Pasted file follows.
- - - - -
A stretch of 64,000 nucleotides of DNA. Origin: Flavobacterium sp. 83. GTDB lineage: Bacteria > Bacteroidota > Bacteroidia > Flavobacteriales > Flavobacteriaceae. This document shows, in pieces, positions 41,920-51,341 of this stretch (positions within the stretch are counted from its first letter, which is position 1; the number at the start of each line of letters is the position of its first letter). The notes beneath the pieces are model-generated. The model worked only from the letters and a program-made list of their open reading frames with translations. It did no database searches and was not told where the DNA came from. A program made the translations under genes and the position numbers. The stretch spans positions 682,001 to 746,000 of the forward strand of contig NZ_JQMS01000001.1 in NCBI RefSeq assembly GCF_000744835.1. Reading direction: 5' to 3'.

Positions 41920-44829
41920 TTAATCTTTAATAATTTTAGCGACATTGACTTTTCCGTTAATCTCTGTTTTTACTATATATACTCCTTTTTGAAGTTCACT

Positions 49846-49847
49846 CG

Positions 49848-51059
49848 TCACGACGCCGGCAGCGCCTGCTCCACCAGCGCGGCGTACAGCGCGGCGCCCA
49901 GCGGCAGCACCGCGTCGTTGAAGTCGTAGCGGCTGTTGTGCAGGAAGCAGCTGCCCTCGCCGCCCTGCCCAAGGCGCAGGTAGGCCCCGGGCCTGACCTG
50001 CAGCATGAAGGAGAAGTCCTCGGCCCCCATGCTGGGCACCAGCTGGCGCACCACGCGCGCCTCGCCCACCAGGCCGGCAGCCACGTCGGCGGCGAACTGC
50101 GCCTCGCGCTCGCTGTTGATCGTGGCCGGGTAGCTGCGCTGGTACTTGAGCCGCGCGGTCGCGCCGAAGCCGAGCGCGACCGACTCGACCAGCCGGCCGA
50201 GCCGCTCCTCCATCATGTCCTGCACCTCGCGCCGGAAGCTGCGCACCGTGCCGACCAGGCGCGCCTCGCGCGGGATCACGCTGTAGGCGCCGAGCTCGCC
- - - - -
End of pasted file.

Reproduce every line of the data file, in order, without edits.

A stretch of 64,000 nucleotides of DNA. Origin: Flavobacterium sp. 83. GTDB lineage: Bacteria > Bacteroidota > Bacteroidia > Flavobacteriales > Flavobacteriaceae. This document shows, in pieces, positions 41,920-51,341 of this stretch (positions within the stretch are counted from its first letter, which is position 1; the number at the start of each line of letters is the position of its first letter). The notes beneath the pieces are model-generated. The model worked only from the letters and a program-made list of their open reading frames with translations. It did no database searches and was not told where the DNA came from. A program made the translations under genes and the position numbers. The stretch spans positions 682,001 to 746,000 of the forward strand of contig NZ_JQMS01000001.1 in NCBI RefSeq assembly GCF_000744835.1. Reading direction: 5' to 3'.

Positions 41920-44829
41920 TTAATCTTTAATAATTTTAGCGACATTGACTTTTCCGTTAATCTCTGTTTTTACTATATATACTCCTTTTTGAAGTTCACT

Positions 49846-49847
49846 CG

Positions 49848-51059
49848 TCACGACGCCGGCAGCGCCTGCTCCACCAGCGCGGCGTACAGCGCGGCGCCCA
49901 GCGGCAGCACCGCGTCGTTGAAGTCGTAGCGGCTGTTGTGCAGGAAGCAGCTGCCCTCGCCGCCCTGCCCAAGGCGCAGGTAGGCCCCGGGCCTGACCTG
50001 CAGCATGAAGGAGAAGTCCTCGGCCCCCATGCTGGGCACCAGCTGGCGCACCACGCGCGCCTCGCCCACCAGGCCGGCAGCCACGTCGGCGGCGAACTGC
50101 GCCTCGCGCTCGCTGTTGATCGTGGCCGGGTAGCTGCGCTGGTACTTGAGCCGCGCGGTCGCGCCGAAGCCGAGCGCGACCGACTCGACCAGCCGGCCGA
50201 GCCGCTCCTCCATCATGTCCTGCACCTCGCGCCGGAAGCTGCGCACCGTGCCGACCAGGCGCGCCTCGCGCGGGATCACGCTGTAGGCGCCGAGCTCGCC